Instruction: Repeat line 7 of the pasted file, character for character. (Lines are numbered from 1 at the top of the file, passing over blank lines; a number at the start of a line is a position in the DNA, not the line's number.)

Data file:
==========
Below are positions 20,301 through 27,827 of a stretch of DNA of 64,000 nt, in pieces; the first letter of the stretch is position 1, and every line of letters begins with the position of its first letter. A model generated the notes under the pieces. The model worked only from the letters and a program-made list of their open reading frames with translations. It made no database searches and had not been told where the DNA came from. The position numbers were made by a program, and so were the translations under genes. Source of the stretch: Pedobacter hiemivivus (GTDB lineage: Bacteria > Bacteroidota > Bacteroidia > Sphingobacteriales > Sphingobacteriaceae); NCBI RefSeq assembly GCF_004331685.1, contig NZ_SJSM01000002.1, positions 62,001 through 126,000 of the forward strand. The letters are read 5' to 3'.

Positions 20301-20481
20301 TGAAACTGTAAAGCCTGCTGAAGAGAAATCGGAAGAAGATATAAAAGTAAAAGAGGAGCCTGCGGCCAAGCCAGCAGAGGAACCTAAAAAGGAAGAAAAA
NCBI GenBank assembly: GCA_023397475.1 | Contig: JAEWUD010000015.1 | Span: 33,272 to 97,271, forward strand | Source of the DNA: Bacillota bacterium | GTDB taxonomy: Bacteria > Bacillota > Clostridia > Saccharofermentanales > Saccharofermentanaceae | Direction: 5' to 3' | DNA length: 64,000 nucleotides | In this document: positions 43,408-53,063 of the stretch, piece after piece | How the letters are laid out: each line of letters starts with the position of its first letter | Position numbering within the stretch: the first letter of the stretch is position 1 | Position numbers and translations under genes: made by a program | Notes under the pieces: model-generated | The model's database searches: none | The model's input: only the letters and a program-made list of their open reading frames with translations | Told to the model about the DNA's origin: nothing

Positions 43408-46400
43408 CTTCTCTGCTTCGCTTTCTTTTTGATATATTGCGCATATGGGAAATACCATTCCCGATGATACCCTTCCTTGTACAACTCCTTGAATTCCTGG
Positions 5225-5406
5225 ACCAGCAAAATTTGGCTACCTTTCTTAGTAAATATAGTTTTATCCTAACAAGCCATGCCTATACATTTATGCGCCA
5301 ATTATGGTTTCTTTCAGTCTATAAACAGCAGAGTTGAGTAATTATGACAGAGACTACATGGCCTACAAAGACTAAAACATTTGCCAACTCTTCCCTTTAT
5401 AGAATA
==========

Positions 5225-5406